Guest post by Daniel Bennett
The U.S. Supreme Court wasted little time making headlines on the first day of its new term, declining to review several cases involving the constitutionality of gay marriage bans in several states.
Bottom line: same-sex marriage is now protected in 11 more states.
In our federal judicial system, cases come up through lower courts that are regional. States whose bans were overturned in various lower courts wanted the Court to review (and ultimately reverse) these rulings. Instead, the Court’s denial means that decisions from these courts are binding. The Supreme Court, by refusing to hear these cases is effectively saying that states in the jurisdiction of the Fourth, Seventh, and Tenth circuits cannot deny gay couples the ability to marry. Same-sex marriage will therefore be legal in 11 new states, bringing the nationwide total to 30.
The Court’s actions today are not surprising. Justice Ginsburg recently suggested that the Court would not step in unless there is conflict among lower courts, the most common reason for review. Because each appellate court has deemed the bans unconstitutional, there is no conflict.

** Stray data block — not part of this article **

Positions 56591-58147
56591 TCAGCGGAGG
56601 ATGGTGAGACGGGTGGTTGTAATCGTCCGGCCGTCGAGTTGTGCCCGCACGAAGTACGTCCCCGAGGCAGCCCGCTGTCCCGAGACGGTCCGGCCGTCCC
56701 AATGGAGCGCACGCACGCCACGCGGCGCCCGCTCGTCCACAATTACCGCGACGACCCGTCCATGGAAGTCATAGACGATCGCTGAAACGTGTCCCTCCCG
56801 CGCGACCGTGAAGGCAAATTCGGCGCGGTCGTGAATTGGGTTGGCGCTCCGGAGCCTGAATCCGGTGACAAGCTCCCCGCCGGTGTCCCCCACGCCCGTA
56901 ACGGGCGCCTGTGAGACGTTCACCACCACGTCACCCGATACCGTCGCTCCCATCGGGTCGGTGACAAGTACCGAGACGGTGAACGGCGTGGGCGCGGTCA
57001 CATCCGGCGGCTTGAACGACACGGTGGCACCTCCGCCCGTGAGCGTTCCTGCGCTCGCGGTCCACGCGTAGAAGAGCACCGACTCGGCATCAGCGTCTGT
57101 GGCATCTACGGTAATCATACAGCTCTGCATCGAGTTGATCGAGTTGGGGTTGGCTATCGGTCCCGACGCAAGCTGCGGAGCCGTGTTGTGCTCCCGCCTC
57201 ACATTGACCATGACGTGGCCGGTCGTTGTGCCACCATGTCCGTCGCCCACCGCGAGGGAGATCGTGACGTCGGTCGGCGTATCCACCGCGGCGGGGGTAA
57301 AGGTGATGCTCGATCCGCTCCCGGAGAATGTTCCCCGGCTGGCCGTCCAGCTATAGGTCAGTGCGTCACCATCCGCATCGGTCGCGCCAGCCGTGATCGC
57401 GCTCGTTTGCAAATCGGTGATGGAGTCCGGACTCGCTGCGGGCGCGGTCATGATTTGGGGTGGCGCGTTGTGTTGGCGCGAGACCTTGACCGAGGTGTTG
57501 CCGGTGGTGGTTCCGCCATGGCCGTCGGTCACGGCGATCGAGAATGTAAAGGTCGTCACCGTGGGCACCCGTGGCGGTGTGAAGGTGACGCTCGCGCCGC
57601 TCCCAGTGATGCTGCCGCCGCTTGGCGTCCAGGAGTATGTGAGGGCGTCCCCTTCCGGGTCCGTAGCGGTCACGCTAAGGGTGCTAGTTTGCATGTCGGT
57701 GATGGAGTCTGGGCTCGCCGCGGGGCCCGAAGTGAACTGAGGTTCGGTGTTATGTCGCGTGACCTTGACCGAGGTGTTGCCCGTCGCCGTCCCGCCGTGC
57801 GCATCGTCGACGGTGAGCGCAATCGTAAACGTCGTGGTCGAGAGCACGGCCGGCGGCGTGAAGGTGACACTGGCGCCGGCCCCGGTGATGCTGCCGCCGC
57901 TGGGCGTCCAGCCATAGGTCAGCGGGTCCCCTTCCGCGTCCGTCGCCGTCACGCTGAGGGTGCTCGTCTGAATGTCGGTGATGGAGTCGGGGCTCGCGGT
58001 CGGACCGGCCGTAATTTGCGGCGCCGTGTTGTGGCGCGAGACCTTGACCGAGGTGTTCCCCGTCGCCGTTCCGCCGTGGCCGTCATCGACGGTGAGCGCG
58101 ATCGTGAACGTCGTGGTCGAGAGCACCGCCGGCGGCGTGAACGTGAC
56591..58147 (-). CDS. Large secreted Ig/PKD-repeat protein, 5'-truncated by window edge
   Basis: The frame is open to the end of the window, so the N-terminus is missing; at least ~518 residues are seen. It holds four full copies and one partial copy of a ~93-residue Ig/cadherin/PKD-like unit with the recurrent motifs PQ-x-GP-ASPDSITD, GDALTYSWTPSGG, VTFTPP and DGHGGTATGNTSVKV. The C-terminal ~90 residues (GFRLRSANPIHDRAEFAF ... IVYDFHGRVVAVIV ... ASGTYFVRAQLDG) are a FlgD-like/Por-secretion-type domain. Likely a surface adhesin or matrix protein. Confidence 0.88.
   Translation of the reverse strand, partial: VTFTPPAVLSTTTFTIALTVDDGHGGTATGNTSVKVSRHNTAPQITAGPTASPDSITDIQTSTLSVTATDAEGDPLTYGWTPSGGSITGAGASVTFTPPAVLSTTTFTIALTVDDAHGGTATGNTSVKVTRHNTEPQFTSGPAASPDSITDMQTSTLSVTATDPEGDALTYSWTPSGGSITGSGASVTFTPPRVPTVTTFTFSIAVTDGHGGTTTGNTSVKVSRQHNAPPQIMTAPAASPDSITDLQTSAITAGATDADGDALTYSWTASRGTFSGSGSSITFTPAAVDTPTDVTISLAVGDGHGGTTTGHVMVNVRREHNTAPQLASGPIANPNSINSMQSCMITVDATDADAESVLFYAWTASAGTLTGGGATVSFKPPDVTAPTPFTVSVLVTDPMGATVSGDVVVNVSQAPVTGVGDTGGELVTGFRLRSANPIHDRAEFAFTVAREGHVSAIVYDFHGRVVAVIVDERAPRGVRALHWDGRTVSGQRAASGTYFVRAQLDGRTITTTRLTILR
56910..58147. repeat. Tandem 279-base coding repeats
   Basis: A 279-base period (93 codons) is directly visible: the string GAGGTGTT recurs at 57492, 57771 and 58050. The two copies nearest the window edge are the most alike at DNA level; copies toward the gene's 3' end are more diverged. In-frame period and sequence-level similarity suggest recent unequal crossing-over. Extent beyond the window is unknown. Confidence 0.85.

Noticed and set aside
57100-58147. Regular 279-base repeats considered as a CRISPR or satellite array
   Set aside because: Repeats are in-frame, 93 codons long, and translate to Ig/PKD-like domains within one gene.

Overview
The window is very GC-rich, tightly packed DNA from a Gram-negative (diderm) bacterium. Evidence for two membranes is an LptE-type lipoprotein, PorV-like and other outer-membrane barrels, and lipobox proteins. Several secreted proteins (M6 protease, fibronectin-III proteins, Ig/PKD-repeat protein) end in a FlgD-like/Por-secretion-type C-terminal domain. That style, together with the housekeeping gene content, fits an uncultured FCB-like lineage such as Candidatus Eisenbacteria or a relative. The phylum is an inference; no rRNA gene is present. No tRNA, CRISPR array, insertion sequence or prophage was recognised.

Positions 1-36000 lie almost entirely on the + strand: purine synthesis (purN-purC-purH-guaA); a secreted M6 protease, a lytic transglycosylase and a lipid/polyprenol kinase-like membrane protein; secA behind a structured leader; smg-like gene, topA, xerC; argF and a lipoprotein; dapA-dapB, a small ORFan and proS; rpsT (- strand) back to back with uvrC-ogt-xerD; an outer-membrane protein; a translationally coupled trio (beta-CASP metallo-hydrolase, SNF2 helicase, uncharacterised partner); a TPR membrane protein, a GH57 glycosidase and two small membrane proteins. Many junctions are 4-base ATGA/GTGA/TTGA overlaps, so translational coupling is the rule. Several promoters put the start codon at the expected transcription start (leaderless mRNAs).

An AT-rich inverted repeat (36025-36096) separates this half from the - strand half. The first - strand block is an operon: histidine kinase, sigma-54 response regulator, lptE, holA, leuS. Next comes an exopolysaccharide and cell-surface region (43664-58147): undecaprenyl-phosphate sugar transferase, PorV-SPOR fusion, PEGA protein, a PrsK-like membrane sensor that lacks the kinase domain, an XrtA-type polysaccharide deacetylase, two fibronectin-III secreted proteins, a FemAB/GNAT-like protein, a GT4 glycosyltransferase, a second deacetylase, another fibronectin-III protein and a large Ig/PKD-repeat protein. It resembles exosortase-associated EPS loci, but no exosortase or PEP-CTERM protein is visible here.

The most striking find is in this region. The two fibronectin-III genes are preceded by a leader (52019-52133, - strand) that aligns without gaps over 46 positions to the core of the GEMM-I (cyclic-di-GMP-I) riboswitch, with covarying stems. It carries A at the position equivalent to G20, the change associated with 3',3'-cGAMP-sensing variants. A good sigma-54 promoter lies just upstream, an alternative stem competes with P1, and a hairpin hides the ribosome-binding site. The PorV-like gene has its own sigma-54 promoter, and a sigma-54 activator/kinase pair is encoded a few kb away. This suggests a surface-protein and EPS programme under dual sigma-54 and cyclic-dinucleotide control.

However, the Sixth Circuit Court of Appeals appears poised to uphold gay marriage bans passed in its states. If it does, there will be very clear conflict among the lower courts, and the Court would likely have to review that decision.
In the meantime, though, the Court is content to let the lower courts have the last word. And this means no national consensus on gay marriage for a little while longer.
Daniel Bennett (@), PhD, researches the conservative legal movement. He is a professor of political science at Eastern Kentucky University.